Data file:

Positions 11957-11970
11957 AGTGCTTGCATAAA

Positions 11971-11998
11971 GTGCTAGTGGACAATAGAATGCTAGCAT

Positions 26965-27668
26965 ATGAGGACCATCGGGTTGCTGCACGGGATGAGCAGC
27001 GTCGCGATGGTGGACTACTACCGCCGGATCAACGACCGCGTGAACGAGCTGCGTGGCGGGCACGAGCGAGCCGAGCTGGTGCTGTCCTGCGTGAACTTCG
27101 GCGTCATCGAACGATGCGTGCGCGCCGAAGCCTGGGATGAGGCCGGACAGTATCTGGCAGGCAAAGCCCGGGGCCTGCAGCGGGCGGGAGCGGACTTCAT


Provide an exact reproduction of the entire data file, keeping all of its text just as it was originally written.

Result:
Positions 11957-11970
11957 AGTGCTTGCATAAA

Positions 11971-11998
11971 GTGCTAGTGGACAATAGAATGCTAGCAT

Positions 26965-27668
26965 ATGAGGACCATCGGGTTGCTGCACGGGATGAGCAGC
27001 GTCGCGATGGTGGACTACTACCGCCGGATCAACGACCGCGTGAACGAGCTGCGTGGCGGGCACGAGCGAGCCGAGCTGGTGCTGTCCTGCGTGAACTTCG
27101 GCGTCATCGAACGATGCGTGCGCGCCGAAGCCTGGGATGAGGCCGGACAGTATCTGGCAGGCAAAGCCCGGGGCCTGCAGCGGGCGGGAGCGGACTTCAT